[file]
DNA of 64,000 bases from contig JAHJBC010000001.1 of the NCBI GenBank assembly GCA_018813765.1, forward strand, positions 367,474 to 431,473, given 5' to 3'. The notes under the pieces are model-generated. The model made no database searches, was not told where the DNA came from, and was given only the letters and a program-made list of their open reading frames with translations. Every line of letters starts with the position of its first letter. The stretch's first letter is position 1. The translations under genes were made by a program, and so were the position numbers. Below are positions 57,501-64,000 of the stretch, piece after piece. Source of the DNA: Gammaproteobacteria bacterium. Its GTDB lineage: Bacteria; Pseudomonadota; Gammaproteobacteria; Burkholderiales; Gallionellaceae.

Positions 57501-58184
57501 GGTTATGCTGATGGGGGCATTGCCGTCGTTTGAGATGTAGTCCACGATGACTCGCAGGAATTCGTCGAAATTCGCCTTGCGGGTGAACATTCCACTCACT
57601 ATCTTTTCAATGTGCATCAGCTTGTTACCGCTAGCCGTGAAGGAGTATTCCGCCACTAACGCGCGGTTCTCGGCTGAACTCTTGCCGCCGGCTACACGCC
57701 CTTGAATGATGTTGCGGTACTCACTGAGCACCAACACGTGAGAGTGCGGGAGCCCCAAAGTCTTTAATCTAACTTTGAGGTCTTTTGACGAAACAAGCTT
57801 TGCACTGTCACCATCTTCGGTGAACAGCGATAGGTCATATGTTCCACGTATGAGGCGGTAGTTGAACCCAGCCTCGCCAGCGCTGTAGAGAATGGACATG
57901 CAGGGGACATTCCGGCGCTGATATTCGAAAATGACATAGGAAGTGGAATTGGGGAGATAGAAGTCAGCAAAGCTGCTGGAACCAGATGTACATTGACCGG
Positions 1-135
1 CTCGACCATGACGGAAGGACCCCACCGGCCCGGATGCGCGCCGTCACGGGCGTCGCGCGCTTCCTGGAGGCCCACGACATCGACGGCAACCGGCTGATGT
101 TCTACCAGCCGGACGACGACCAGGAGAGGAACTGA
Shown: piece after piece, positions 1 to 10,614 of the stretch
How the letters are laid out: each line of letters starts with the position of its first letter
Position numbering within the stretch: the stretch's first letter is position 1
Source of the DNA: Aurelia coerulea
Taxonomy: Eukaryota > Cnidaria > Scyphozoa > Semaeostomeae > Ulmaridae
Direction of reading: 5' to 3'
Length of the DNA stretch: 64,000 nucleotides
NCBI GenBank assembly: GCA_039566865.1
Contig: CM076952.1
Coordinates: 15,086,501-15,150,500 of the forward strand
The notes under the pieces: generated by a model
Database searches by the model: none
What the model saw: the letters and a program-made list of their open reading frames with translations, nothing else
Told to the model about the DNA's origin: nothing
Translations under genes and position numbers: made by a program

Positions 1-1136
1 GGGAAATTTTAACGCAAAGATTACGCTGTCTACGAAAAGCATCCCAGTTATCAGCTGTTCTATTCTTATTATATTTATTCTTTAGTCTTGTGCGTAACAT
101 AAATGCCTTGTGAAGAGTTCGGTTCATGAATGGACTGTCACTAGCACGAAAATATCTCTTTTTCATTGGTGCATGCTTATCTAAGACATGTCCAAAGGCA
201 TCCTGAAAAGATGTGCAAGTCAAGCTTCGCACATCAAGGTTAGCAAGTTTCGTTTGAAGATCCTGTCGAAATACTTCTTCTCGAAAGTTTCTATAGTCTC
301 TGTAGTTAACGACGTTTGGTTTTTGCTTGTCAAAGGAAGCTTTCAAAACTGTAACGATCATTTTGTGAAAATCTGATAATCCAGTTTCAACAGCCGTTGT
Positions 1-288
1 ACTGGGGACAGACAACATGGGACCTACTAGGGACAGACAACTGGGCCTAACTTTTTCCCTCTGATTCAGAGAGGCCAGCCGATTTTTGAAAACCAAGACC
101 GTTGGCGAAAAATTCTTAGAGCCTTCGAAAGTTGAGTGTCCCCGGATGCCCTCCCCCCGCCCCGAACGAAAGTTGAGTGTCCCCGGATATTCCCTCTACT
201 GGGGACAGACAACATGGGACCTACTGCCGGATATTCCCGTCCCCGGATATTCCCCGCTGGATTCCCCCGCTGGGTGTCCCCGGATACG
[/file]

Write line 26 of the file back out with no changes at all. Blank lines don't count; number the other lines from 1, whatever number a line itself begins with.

Positions 1-1136